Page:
2010 Toyota Prius: Refinement of a good thing

By Lary Coppola

There are no big surprises in the all-new 2010 Toyota Prius — just significant improvements. It’s sleeker and more powerful, and adds an additional three miles-per-gallon, for an EPA-rating of 51/48 City/Highway.

The 1.8-liter gasoline engine is new, delivering more horses more efficiently, while the hybrid drivetrain is 65 pounds lighter. Top speed is now 112 miles per hour — up from 103.

The 2010 Toyota Prius comes in four trim levels, starting with Prius I. Toyota is focusing on the Prius brand, so no model names are offered besides Prius I II, III, IV and V. Prius II — expected to be the most popular — comes extremely well equipped. Prius III adds premium JBL sound and Bluetooth, while Prius IV adds leather seats and upgraded trim, heated front seats, plasma instrument cluster, HomeLink, a Smart Key system, and water repellent window glass. The top-line Prius V adds LED headlamps and foglamps, along with 17-inch alloy wheels.

Walkaround: There are not a lot of wholesale styling changes to the 2010 Prius — it’s still instantly recognizable. What’s not immediately visible is a sleeker car with a reduced drag coefficient, positioning it among the world’s most slippery vehicles.

As a result of A-pillars moving forward to radically rake the windshield, the Prius is about half an inch longer, and 3/4-inch wider, while the roof is the same height. However, its apex is moved rearward 3.9 feet, creating a smoother aerodynamic wedge.

The smaller upper grille opening more efficiently moves air over the hood, while a new lip over the rear deck almost eliminates that chopped tail look while improving airflow. The wheelwells are aggressively more pronounced for additional airflow improvement, and the bumpers are sharper and squarer at the corners than before.

The blue-tinted headlights are restyled into wraparound trapezoids, with optional LED lenses that use 17-percent less battery power. The standard LED taillights also reduce power draw by 88 percent.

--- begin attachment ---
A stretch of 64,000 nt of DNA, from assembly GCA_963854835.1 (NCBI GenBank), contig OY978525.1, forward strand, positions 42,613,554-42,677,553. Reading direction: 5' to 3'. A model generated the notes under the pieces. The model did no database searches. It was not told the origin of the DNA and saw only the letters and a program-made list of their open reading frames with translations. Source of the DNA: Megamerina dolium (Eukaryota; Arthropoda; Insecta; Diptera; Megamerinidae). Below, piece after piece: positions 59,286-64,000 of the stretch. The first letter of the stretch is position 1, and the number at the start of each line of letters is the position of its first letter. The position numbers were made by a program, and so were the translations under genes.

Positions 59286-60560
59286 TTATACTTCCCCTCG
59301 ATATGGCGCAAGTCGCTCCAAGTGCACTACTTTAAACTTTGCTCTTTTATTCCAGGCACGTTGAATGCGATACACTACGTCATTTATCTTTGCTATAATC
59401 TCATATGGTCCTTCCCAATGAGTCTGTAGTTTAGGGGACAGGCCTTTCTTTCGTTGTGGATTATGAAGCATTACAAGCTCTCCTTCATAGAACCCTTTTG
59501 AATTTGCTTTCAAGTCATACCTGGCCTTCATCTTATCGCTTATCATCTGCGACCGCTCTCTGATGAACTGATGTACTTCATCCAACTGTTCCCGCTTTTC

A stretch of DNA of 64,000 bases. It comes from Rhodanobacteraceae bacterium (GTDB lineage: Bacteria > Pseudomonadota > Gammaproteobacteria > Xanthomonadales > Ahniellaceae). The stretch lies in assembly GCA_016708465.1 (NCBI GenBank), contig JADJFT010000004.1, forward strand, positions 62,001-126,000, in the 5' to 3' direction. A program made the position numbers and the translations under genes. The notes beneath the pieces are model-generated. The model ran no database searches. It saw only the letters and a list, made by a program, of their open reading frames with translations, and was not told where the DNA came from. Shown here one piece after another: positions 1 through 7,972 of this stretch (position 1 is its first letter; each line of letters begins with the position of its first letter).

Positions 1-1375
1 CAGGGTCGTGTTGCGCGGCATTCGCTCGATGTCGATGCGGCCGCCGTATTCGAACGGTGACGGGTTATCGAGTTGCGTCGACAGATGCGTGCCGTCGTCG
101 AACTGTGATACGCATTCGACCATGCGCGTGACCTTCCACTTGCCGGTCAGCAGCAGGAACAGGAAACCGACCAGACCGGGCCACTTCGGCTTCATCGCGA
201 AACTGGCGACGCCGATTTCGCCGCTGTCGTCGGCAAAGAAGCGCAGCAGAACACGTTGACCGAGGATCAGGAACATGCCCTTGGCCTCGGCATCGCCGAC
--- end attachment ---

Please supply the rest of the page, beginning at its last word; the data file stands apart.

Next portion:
Interior: The Prius interior has been upgraded, and includes optional leather. The inviting cockpit features a stylish center console running at a gentle angle from dashboard to between the seats, where the CVT shift lever is located.

The four-spoke steering wheel houses multiple controls, which read out on a 5-inch wide multi-function screen that displays graphs and images, including an Energy Monitor that presents the battery charge in real time; and a Hybrid System Indicator revealing the efficiency of your driving ability.

Addressing complaints about previous Prius models, the all-new front seats are comfortable with increased bolstering and adjustability, while the width of the seatbacks has been reduced, resulting in increased rear legroom. Toyota claims the interior trim is made from ecologically-friendly, plant-derived resin plastic with excellent recycling characteristics.

The rear seats are split 60/40, with a folding armrest housing two cupholders. They drop flat, revealing 39.6 cubic feet of cargo space, easily accessible through the large liftgate. There’s another two cubic feet under the floor of the cargo area, while the compact spare tire is one level down. A cargo area tonneau cover is standard.

Although forward visibility over the long dashboard and steeply sloped windshield is good, you can’t see the car’s front corners, while rear visibility is compromised by the aerodynamically sloped roofline.